I've also heard about "sizzle reels", where video editors will cobble clips pulled from already-produced movies and cobble them with new narration to suggest what a proposed project would look and feel like. That makes sense for a TV/web series, but would it do likewise for a stand-alone screenplay?

Marty Fufkin said...

I'm a bit shocked that Jerry Belson would pitch jokes that aired on other shows, even if he did write them. It wasn't his name going on the Cheers script, since he was only consulting. If the Cheers script had the names of you and David on it, then you guys would look like plagiarists. he was putting you in a very bad spot. It's a good thing you found out ahead of time.

Geoffrey Vasile said...

Friday Question: My wife and I grew up in the 80s, so we have fond, if not hazy memories of the sit-com classic Cheers. So when all 275 episodes became available on Netflix we devoured them with devotional alacrity. As a result I noticed some themes I wondered if you and other writers made intentionally.
Yosemite Sam: Malone seems to have bad luck with guns. During the series I counted at least 9 times Sam had a gun pulled on him. I'd say its the product of a bad neighborhood, however most of the armed men are "non-criminal" sort (i.e Frasier, Jilted Stock-Broker guy)
Ted eating: In almost every scene Danson is shoving some bar food in his face at a rate that makes Norm look like a wilting debutante. I guess being a recovering alcoholic in a bar would do that to you.
Theme songs (Magnificent 7): My absolute favorite on going joke is the bar patrons' ability to erupt into song, serving as musical bed for plot: Green Beret Ballad for Cliff as he bids farewell to his Canadian expat, Home On The Range--posthumous Coach humanity to settle a quibbling Sam and Woody, and my favorite--Magnificent 7 theme which is used at least 3 times. Were the songs thought out by the writers? Because they seem to be a spontaneous collaboration between talents.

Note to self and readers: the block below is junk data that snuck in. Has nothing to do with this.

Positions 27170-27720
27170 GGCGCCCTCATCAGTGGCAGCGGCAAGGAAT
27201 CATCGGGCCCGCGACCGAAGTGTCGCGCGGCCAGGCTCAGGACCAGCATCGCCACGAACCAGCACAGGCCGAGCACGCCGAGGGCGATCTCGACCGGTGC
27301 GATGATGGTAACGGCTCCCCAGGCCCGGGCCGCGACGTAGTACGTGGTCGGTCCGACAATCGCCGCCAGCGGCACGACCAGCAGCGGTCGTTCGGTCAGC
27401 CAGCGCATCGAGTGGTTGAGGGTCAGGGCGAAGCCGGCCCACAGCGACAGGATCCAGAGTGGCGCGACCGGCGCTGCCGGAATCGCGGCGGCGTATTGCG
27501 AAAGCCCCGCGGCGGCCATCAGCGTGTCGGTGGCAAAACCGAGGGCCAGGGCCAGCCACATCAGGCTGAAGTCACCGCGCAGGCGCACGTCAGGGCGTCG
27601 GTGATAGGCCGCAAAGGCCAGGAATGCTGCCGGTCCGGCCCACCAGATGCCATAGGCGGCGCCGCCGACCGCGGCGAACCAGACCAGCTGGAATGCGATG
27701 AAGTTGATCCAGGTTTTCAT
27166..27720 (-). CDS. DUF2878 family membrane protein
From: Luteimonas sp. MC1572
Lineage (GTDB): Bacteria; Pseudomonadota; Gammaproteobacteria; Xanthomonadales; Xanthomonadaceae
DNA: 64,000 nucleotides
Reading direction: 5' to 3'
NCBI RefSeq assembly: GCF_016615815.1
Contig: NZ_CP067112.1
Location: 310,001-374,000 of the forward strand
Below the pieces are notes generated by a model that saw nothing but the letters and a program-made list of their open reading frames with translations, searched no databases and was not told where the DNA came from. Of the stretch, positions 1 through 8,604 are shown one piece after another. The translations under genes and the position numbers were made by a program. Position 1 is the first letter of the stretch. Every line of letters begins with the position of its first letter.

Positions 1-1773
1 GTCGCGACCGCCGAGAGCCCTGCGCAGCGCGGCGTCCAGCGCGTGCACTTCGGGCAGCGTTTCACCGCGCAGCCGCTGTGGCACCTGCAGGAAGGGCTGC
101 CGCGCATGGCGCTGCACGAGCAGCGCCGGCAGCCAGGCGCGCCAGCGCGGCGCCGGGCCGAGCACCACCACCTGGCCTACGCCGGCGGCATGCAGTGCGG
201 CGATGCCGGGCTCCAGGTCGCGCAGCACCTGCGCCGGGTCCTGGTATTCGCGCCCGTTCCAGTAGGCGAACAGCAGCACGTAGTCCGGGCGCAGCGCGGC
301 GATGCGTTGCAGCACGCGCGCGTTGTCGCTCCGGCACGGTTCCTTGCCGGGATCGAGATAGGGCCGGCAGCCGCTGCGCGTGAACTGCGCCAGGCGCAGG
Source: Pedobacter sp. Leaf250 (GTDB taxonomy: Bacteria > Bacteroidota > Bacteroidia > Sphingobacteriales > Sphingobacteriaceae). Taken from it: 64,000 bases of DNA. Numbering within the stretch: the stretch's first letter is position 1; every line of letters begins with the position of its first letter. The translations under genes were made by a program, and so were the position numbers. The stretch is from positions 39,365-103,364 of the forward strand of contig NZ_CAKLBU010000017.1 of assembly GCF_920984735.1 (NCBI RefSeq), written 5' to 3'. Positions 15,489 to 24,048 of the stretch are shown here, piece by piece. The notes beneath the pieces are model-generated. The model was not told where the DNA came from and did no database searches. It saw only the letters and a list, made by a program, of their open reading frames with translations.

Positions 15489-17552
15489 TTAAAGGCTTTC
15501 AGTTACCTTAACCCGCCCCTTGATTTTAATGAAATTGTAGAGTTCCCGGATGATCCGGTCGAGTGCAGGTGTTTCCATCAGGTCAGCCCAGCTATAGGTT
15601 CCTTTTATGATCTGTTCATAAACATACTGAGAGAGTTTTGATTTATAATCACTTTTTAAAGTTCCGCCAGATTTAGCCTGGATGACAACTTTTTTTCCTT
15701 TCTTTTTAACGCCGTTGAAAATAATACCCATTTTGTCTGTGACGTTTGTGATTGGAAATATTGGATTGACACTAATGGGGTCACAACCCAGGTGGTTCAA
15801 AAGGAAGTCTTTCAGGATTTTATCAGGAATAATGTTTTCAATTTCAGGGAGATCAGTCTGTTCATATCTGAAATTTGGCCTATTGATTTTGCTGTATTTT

Thanks for your attention to this barrage of questions.

Dan Ball said...


I was wondering if it was the same Marc Daniels that did STAR TREK. Man, working at Desilu must've been the way to get around, if a director could do sitcoms AND dramas. To us, that's a feat. To him, of course, he was probably like, "You mean I get to direct in B&W *AND* color???"

Jim Byers said...

Friday question: How do you feel about premises that, while they work and are time-honored, have appeared on multiple sitcoms. Primary examples would be the awards show setup and the "who will be the guardian of my kids" plotline.

Anonymous said...

Geoffrey, Sam's eating is probably just to have people doing something. Similar to how Giles tends to wipe his glasses on Buffy.
Sam also does a lot of lemon slicing.

Marianne said...

Friday Question:

Hi Ken! In the 'Cheers' finale, we learn that Diane has led a somewhat depressing life after leaving Boston. I couldn't help but feel sorry for her! There are rumours that Diane was written this way out of spite due to Shelley Long's departure from the series. Are these rumours true?


Anonymous said...

Damn, dude.

Maria said...

Friday question:

Hey Ken! Have you ever thought about doing one of those interviews for the Archive of American Television? You seem to have so many interesting stories and insights - it would be fabulous to see you interviewed!